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Phony Etymology Watch: NYT Dining & Wine
Thursday, January 31, 2008   12:18 AM

Something is (or rather isn't) rotten at the New York Times, according to a post at Language Log:

The New York times contains a brief article entitled One Pot describing the Spanish dish known variously as cocido or olla podrida literally "rotten pot" According to the dictionary of the Real Academia Española, podrida may have an admiring connotation, similar to the use of "filthy rich" in English. Curiously, instead of the correct podrida, the article gives the name of the dish as olla poderida, which it explains as a derivative of poder "strength", because it gives you strength.

Reader Jim Gordon wondered about this and emailed the author of the article. Her response: she and her consultants and editors were aware of the correct name and etymology but thought that some readers might be put off by the notion of rotten food, so they changed the name a little and made up a fake etymology. It seems clear that they were not trying to deceive anyone with evil intent, but I am still taken aback that a respectable newspaper would make up a fake name and etymology.

I've never understood why certain NYT sections seem to be exempt from basic fact-checking (notoriously: Alessandra Stanley's television reviews), but there should be no article so insignificant that you just get to make up your own facts.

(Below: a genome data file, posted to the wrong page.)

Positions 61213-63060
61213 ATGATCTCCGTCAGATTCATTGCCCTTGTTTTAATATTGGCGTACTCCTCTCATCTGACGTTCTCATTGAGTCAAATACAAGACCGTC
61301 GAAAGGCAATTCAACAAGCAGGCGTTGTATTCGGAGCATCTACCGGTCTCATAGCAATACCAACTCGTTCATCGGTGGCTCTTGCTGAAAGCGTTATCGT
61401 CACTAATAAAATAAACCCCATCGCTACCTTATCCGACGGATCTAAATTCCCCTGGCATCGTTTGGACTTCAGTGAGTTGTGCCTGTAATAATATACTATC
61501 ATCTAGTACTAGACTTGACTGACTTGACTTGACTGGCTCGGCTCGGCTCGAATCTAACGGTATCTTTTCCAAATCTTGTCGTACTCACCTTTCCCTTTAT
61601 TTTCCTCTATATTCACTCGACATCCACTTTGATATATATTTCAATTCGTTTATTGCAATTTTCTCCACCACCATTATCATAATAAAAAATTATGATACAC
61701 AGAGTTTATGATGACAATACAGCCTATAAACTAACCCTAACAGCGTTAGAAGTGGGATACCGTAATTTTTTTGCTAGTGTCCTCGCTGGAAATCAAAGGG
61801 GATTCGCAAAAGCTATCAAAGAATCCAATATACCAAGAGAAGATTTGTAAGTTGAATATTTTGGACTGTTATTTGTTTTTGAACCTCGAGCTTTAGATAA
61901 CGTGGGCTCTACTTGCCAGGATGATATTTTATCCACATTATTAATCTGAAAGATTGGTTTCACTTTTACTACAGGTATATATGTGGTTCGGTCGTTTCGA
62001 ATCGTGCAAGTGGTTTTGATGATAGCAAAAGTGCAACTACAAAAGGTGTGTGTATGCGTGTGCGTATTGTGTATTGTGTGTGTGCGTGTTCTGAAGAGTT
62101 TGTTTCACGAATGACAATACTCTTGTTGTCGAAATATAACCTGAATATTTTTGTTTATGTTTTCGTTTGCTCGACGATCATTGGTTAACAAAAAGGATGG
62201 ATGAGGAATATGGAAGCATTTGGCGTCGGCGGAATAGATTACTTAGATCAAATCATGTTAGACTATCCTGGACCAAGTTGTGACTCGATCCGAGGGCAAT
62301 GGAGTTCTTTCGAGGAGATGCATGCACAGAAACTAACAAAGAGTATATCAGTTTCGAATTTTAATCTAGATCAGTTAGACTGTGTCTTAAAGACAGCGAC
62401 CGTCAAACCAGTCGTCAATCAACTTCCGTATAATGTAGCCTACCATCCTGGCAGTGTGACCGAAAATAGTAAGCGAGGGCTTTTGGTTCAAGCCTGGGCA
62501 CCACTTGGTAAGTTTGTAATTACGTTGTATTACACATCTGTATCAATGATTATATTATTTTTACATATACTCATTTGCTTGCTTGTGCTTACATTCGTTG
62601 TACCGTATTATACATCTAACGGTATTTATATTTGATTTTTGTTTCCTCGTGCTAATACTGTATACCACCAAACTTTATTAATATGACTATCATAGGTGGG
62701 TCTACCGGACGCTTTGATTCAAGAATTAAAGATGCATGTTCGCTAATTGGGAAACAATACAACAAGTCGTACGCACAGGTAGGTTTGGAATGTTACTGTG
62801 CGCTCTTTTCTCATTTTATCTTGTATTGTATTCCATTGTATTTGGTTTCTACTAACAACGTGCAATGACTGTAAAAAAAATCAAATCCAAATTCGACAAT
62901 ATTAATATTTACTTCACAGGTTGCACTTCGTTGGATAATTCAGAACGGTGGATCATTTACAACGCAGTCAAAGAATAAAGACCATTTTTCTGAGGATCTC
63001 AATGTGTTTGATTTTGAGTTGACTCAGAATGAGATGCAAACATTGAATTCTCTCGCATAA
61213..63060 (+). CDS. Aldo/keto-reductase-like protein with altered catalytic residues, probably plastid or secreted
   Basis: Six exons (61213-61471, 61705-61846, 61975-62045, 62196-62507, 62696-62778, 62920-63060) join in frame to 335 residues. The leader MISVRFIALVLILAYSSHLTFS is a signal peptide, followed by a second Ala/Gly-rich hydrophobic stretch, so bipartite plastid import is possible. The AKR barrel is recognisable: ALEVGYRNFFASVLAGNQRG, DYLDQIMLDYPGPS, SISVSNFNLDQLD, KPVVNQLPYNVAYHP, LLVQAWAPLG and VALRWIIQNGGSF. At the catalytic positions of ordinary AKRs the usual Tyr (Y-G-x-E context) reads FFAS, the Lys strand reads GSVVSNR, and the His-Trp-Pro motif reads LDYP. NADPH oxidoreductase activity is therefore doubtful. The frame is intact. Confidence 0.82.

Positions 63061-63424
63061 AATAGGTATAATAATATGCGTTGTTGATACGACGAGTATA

I'm left to wonder: Why is it that etymologies are considered interesting enough to talk about, but not so important that writers care if they're true? See also: National Treasure 2.

[Update: Language Hat has put up a response from the NYT Dining Editor in a post entitled: "Times Not Lying, Just Careless."]


I think it's like the Eskimo snow words myth... the truth doesn't matter, what matters is what the fake story says or implies about human nature. The National Treasure etymology seems to say something profound about how history remembers people, so that's what people want to believe is true.

...but this NYT article is not a case of a folk etymology that is popular because of what it suggests, it's just a deliberate lie for no reason.

And that make all the difference. If they had simply passed along a folk etymology due to sloppy fact-checking, that'd be forgivable. Making stuff up—even for something as inconsequential as this—really bothers me.

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